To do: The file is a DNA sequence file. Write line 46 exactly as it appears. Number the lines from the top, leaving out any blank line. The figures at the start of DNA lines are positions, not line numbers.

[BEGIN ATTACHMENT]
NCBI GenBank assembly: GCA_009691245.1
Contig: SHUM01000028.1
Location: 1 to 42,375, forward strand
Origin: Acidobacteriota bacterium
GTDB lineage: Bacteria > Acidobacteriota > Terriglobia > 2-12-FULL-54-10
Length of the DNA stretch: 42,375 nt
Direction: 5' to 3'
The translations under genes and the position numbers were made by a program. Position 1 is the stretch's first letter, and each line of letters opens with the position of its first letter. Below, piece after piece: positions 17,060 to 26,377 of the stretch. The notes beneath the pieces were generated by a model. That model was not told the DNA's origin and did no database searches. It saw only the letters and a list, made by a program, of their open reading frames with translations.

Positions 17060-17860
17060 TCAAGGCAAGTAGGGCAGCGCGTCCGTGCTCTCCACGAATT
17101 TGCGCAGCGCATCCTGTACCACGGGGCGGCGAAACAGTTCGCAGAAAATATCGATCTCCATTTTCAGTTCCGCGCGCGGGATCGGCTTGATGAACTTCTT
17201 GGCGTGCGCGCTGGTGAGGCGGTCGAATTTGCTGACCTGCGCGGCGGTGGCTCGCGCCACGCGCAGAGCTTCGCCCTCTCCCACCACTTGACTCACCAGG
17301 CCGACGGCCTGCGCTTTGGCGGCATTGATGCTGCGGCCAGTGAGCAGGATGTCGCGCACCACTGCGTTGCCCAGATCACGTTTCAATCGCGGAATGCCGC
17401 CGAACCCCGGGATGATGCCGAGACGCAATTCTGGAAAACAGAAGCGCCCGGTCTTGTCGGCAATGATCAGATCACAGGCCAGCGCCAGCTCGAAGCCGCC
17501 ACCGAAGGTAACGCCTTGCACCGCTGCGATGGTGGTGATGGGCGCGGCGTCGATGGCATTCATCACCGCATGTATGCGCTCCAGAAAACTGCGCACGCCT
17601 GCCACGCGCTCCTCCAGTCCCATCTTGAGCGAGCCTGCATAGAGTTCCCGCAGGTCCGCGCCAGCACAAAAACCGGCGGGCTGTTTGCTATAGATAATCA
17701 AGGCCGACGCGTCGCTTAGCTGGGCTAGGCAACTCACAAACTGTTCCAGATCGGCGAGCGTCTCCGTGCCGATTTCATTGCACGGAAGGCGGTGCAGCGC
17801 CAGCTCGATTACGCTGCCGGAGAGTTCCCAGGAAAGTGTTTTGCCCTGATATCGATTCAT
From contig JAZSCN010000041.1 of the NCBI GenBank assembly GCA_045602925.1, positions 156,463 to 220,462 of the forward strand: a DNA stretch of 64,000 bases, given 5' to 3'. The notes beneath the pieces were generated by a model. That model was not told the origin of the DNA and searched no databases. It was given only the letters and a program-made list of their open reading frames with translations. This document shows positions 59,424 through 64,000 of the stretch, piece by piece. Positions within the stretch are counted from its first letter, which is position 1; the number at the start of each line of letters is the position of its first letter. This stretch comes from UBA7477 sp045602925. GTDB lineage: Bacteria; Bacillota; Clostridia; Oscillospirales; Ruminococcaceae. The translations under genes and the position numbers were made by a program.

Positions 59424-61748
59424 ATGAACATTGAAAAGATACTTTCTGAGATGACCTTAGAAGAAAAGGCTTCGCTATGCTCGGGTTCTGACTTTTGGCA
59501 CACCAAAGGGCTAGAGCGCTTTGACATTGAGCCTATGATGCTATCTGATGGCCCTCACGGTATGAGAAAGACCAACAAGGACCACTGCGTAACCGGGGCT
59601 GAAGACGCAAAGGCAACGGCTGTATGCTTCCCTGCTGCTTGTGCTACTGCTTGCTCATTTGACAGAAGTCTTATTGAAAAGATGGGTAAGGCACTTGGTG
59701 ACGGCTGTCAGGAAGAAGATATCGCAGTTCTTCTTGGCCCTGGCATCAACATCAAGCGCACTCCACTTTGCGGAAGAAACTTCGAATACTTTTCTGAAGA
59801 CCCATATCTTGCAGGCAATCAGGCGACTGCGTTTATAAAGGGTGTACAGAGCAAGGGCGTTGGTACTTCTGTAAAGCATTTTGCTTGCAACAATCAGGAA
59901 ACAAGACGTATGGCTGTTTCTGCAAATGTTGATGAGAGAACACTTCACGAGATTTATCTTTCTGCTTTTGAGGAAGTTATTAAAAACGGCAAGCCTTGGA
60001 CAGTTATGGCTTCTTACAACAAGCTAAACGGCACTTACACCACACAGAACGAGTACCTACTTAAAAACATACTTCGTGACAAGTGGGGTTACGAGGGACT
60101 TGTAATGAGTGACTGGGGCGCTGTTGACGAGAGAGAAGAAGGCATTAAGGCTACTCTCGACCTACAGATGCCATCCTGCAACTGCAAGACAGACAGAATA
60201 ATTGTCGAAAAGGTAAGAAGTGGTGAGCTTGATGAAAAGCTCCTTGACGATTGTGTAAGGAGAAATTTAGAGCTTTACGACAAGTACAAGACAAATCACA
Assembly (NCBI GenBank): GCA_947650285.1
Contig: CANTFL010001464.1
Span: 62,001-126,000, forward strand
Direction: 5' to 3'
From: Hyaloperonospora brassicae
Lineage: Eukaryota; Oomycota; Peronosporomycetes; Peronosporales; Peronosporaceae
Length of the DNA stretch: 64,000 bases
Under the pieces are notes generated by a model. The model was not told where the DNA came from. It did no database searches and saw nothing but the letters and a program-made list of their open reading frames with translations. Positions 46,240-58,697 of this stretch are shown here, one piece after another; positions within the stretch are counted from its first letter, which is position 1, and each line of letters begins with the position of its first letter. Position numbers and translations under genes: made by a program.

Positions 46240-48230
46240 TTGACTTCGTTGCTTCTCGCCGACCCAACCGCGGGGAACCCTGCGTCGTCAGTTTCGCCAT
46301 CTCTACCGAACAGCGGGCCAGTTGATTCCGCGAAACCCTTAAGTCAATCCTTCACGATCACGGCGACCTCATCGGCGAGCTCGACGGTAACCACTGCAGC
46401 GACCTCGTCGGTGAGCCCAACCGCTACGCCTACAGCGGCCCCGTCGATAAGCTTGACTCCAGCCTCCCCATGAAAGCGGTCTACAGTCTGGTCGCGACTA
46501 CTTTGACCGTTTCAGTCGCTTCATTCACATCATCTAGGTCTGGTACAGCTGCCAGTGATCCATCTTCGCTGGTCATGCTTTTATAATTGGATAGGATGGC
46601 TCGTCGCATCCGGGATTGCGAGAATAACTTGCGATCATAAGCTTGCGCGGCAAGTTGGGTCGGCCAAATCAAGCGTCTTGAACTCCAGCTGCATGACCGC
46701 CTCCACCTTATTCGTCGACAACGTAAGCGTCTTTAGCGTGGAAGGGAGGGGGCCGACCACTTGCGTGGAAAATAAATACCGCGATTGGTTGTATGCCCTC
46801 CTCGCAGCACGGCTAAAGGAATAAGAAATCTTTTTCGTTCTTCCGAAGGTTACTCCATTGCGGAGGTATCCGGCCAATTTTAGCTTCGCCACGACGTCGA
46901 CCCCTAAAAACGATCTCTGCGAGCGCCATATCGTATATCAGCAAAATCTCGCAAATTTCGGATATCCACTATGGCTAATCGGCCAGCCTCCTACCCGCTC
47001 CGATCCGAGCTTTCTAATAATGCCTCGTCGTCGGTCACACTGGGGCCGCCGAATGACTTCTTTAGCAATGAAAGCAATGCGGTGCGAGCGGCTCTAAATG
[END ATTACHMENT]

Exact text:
46901 CCCCTAAAAACGATCTCTGCGAGCGCCATATCGTATATCAGCAAAATCTCGCAAATTTCGGATATCCACTATGGCTAATCGGCCAGCCTCCTACCCGCTC